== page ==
People often ask why I love movies so much, why I make time to see them—so dang many of them.
Perhaps the most pragmatic reason is because I travel a lot and learned early in my career that as 'First World problems' go, there are few scenarios more depressing than eating Taco Bell takeout alone in one’s hotel room, hunched over crinkly paper on a faux-wood beanbag laptray while searching with a grimy clicker for something to watch on C-SPAN. I’ve refused to do so for nearly twenty years now, heading instead to a local cinema (and slightly better food) where I can feel like a human being rather than some reclusive Howard Hughes germaphobe reduced to futily fumigating or hazmat'ing the entire scene with a toxic combination of Raid, Arm & Hammer, and Lysol before ordering room service with sides of Purell, Visine, Tums, and Pepto-Bismol.
After seeing said show, it seems courteous to share what I think, should you love the film, too, or benefit from my misfortune by dodging a stinker. Consider it a gift or public service announcement. I virtually ensure your night or otherwise save you fifteen bucks and three precious hours. You're welcome.
More fully, however, the answer is because I work with storytellers and fancy myself one, too. That’s ultimately what training, development, strategy, culture, leadership, change, and communication are all about: finding the thread and making sense of it for others. Plus, isn’t that what life is, one big story? Three Acts (infancy-adolescence-adulthood, a beginning-middle-ending) told to us through parables, through poetry, through prose. Stories of creation, the rise, the fall, perhaps even the redemption of all things good and true or even icky and seemingly irredeemable.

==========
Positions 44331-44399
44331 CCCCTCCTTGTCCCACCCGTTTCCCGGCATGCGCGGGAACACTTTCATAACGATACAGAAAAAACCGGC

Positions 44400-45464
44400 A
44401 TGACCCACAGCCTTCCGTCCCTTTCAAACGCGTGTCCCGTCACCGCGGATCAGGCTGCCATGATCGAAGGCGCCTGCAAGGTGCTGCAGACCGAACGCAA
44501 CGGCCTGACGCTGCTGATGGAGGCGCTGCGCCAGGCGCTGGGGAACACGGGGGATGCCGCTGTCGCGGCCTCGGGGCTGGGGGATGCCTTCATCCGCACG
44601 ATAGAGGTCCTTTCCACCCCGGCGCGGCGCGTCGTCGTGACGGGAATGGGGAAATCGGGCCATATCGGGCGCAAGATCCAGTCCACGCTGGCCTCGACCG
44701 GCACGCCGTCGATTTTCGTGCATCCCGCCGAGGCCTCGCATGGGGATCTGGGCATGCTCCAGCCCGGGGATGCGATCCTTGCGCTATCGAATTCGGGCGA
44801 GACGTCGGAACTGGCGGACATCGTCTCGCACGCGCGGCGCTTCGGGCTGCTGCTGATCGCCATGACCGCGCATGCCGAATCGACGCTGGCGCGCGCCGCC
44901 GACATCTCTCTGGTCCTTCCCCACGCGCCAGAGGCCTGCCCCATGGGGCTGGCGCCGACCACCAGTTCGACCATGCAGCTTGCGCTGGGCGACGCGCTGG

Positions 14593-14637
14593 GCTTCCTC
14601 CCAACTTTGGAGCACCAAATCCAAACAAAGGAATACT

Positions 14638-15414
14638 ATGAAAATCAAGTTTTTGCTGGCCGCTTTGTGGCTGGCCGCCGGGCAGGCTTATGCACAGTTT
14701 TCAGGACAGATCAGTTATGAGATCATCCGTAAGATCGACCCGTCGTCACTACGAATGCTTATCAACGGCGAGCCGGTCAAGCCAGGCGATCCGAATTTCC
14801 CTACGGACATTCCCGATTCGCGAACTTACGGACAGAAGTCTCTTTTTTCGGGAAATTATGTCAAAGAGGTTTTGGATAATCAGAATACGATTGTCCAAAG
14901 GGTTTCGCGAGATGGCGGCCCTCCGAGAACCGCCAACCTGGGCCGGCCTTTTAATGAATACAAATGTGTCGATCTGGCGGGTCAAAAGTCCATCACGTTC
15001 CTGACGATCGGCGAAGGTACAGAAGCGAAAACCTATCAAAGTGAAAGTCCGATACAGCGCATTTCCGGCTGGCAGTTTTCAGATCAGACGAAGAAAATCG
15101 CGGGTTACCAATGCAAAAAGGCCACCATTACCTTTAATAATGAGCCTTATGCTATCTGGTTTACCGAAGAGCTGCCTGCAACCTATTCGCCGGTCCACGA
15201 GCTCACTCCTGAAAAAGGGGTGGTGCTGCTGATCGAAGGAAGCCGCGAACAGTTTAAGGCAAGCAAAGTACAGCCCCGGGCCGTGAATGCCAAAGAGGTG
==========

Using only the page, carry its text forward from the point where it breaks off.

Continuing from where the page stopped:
Following several consecutive days of being on the road or at the front of a classroom and immersed in my own ideas, anecdotes, and materials through speaking, teaching, or facilitating, my legs and voice are usually shot. Similarly, after wrestling with clients’ formidably complex challenges through meeting, interviewing, analyzing, creating, writing, proofing, or editing, my butt, back, and brain are often fried. Whatever the case or cause, I eventually need to collapse anonymously into a plush chair, press a button, order dinner, and experience a potentially immersive tale in which I am not already vested and for which I am not responsible.
As an added bonus, to do this among locals gives me a feel for the community in which I'm working.
Depending on your point of view, maybe my moviegoing is a waste of time, a frivolous pursuit, or just a simple pleasure, but to me it is the most reliable means yet through which I am rejuvenated and refreshed and restored and re-juiced. I don’t golf, I don’t play cards or board games or ping-pong or drink with buddies. When I need to recharge, I watch movies and I dig ‘em.
Stories have and always will have the power to change the world, and I consider myself blessed to be surrounded by colleagues, collaborators, and friends who capture and convey clients’ amazing truths and fabulous yarns each and every day and who enjoy film, media, and popular culture as much as I do.
These are interesting and remarkable times, indeed, made better through sharing.
See you at the shows. Save me a seat.